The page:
The first conscious act is to give birth and to be born consciously; the Act of Birth. It is the duty of every human being to see that this is carried out properly, but today it is avoided by the use of drugs and surgical techniques which neatly put the baby and the mother into sedation -- neither the mother nor the child are even aware that birth is taking place.

Why is the Act of Birth so important to do consciously? It is a requirement of Great Nature: The energy of the Act of Birth is so tremendous when it takes place under conscious conditions, that every human being on the planet is affected by it. Don't take my word for it -- your own experience will show you.

The second conscious act is the Act of Sex. This again -- when not performed for one's own amusement -- is a conscious enactment of a conscious drama. The Act of Sex is a deliberate act, performed for the good of Great Nature. Deliberate, please note -- and this act is also ruined today by the introduction of either drugs or selfish pleasure-seeking.

The third conscious act is the Act of Dying. This can be the most important of all and everyone should know how to die -- but again, this is destroyed, spoiled as a conscious act by the introduction of drugs and artificial devices to prolong the process of dying by stimulating dead organs and thus bypassing the real moment of death. (See the American Book of the Dead by E.J. Gold, And/Or Press, January 1976.)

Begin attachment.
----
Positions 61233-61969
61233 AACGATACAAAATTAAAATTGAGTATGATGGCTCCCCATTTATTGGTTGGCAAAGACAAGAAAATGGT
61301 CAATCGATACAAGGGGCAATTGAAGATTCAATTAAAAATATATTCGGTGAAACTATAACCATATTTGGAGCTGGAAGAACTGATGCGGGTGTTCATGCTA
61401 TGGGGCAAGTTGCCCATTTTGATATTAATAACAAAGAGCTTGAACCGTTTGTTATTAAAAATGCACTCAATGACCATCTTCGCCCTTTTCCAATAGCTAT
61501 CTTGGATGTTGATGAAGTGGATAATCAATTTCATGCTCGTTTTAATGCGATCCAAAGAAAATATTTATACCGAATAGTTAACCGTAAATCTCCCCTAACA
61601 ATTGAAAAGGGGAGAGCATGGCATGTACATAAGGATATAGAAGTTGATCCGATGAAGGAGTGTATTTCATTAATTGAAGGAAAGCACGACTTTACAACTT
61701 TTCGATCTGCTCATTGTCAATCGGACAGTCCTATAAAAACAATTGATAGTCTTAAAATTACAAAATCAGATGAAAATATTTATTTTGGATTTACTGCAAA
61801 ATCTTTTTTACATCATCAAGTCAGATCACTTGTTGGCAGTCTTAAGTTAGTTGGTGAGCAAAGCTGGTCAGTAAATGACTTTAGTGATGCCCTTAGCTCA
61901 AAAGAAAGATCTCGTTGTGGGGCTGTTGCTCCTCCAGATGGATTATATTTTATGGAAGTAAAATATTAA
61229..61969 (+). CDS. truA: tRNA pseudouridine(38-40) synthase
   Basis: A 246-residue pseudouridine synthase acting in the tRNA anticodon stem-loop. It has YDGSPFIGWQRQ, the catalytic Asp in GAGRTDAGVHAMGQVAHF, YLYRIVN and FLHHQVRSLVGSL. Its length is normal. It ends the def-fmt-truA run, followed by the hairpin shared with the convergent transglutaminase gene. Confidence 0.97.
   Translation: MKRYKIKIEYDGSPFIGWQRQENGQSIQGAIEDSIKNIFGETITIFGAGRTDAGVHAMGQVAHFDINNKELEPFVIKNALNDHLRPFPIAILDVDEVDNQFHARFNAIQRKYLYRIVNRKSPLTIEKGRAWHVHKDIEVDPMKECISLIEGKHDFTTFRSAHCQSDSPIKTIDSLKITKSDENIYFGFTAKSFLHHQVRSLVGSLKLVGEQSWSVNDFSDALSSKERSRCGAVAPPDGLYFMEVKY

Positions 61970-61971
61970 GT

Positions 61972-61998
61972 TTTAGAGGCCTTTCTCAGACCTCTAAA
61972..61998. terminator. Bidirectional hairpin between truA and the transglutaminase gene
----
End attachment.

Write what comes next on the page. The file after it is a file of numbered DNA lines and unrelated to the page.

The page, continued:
There are certain things that these acts have in common: They are all done consciously, as deliberate and exact acts. Intentional action is a particular feature of a conscious act. The impulse to destroy these acts and degenerate them into unconscious action derives from the desire of people to go around rather than through these experiences. And the means to avoid these experiences have been provided by so-called "medical science."

These three acts are so important to humanity that its continued existence depends on carrying them out properly -- but they have been suppressed because it is easier to remain ignorant about the significance of these three acts. The conscious performance of these three acts is how we pay our debt to nature. How can this debt be paid if the means of paying the debt is destroyed by modern civilization? They must be restored if humanity is to survive.


Barbara Haynes

So, it's practice, practice, practice. But the truth is that unless I'm applying attention to what I'm practicing, it doesn't really lead anywhere. Practice isn't just sitting down to play my guitar. It's listening to what I'm doing. It's not letting the judgment of my skills get in the way of just practicing. Just listen, adjust, listen, - pay attention. It's enjoying the process without wanting to get somewhere -- to produce something. It's not trying -- it's just doing. There's a lot to practice. More than the fingers on the strings or on the keyboard. Just be. Just let it be.


Christiane Wolters